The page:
Industry-backed cellphone tower bill advances despite consumer concerns

Industry-backed cellphone tower bill advances despite consumer concerns

Small cell tower. (Photo licensed under Creative Commons CC BY-SA 4.0.)

A bill to limit local regulation of small cell towers is moving to a full House vote, despite concerns over health effects and local control of tower sites.

House Bill 310, backed by the communications industry, is a first step to the creation of 5G wireless networks throughout North Carolina. But such networks would rely on millions of small cell towers rather than fewer large ones. The bill would allow companies to install them in public right of way areas.

CTIA, a wireless industry advocacy group, claims the wireless companies will invest hundreds of millions in North Carolina’s largest cities to establish the networks – including more than $600 million in Charlotte and over $300 million in Raleigh and Greensboro.

“What will happen, just like anything else, is the investments will start in more densely populated areas but it will continue to places like my district,” said Rep. Jason Saine (R-Lincoln), the bill’s primary sponsor.

Rep. Jason Saine (R-Lincoln)

“As the costs go down, we’ll see that spread to the more rural areas,” Saine said.

The networks will not just make mobile phone service faster and cheaper, advocates say, but will improve things like traffic monitoring and flood and natural disaster alerts.

But critics of the bill say two important points aren’t being discussed: Negative health effects of so many small cell towers and the creeping loss of municipal regulation over the industry.

Laura Combs, a Raleigh resident urging lawmakers to reject the bill, said ignoring existing science – including a $25 million National Institutes of Health studies on the effects of cell phone radiation – is reckless.

Most people don’t acknowledge the possible health effects of even larger, existing cell towers, Combs said – never mind a new wave of smaller cell towers in the public rights of way and in residential areas. A provision of the bill does exempt single-family homes from housing the smaller towers – but it is silent on multiple-family dwellings like apartment buildings, Combs said.

“Low income families tend to live in multi-family homes more often,” Combs said. “How many people are not even going to be aware they have these things on their buildings?”

“Moving forward with this technology in residential areas when people can’t have control of what happens in their own homes – that’s an invasion of human rights in my opinion,” Combs said. “We should be able to have a say in what is put on the street lights outside of our homes.”

“It’s also just a complete breakdown of democracy that local government can’t site this type of facility,” Combs said. “You hear them talk about the vast number of stakeholders they worked with – but they did not to my knowledge speak with citizens. They should be holding listening meetings, workshopping this around the state.”

Saine, who has received more than $20,000 from industries that would benefit from the bill , has not shown interest in those sorts of discussions, Combs said.

An earlier version of the bill would have prevented local governments from denying permits for the smaller towers altogether. The North Carolina League of Municipalities opposed that version. The compromise version that passed the House Finance Committee Tuesday morning still limits municipal authority over how the towers will be deployed, but gives them more zoning and design standard input. The League of Municipalities is now officially neutral, though it has expressed concerns over the public benefits of giving wireless companies access to rights of way.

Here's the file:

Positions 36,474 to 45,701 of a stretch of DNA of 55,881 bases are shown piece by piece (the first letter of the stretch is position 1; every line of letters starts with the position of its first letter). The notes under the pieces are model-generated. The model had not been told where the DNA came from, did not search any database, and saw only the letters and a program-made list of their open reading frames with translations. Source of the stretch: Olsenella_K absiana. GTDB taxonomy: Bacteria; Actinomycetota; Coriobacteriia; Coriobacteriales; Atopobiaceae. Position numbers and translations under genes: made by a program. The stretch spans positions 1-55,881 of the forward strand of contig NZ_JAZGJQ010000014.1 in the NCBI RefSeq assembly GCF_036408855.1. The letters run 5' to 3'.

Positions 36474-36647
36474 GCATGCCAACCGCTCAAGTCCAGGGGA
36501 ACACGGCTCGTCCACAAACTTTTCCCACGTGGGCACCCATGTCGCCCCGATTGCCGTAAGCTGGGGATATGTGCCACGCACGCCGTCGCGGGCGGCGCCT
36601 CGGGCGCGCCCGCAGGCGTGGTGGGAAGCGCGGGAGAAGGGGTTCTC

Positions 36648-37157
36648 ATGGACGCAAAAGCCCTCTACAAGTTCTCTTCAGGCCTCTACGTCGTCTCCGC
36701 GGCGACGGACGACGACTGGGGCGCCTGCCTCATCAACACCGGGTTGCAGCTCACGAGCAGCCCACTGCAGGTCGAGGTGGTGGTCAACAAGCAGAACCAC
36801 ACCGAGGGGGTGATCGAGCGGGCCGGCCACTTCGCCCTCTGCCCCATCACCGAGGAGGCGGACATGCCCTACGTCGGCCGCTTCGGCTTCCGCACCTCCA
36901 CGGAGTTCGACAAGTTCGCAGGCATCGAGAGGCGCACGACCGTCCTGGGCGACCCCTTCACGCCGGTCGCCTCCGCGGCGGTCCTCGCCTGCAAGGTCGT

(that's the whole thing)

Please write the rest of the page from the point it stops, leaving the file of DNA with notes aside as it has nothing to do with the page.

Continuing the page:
“Their being neutral means the bill is not as bad as it was,” said Rep. Pricey Harrison (D-Guilford). “That doesn’t necessarily mean it’s now a good bill, but they may have gotten enough changes that they’re not opposing it now.”

Harrison, a staunch environmental advocate, said she hasn’t been impressed by industry-financed studies bandied about to support the bill.

“Relying on industry to tell you if something is safe – it reminds me of the tobacco industry telling you cigarettes are perfectly safe,” Harrison said.

In states like California, Maryland, Minnesota and Ohio are pushing back hard on similar legislation.

In Ohio, the city of Cleveland and 79 other municipalities are suing the state over local regulation of wireless equipment.

Mary Anne Tierney, a nurse who spent 15 years as a public health educator, said more states – including North Carolina – need that sort of movement.

“Many people are sensitive to this radiation without knowing it,” Tierney said. “There are a wide array of symptoms – sleeplessness, anxiety, heart arrhythmia.”

But the convenience, fun and ubiquity of mobile phones and Wi-Fi make it difficult to talk about the uncomfortable scientific information about their health effects, Tierney said.

“The power of the wireless industry to promote their products, which people love, is unprecedented. It’s hard for people to believe that there may be something dangerous about these devices to which they’re now addicted.”

Tierney works with the Environmental Health Trust and her own nonprofit, Safe Tech Kids NC. She and other advocates aren’t done fighting the legislation, she said, despite its swift progress toward becoming law.

“The medical community will continue to try to inform our representatives and our senators,” Tierney said. “We’re also reaching out to the governor.”

“This bill is going to reduce property values, it’s going to create a health hazard and it’s taking municipal rights away,” Tierney said. “We need to talk about those things.”

(Photo by Rohanmkth licensed under Creative Commons CC BY-SA 4.0.)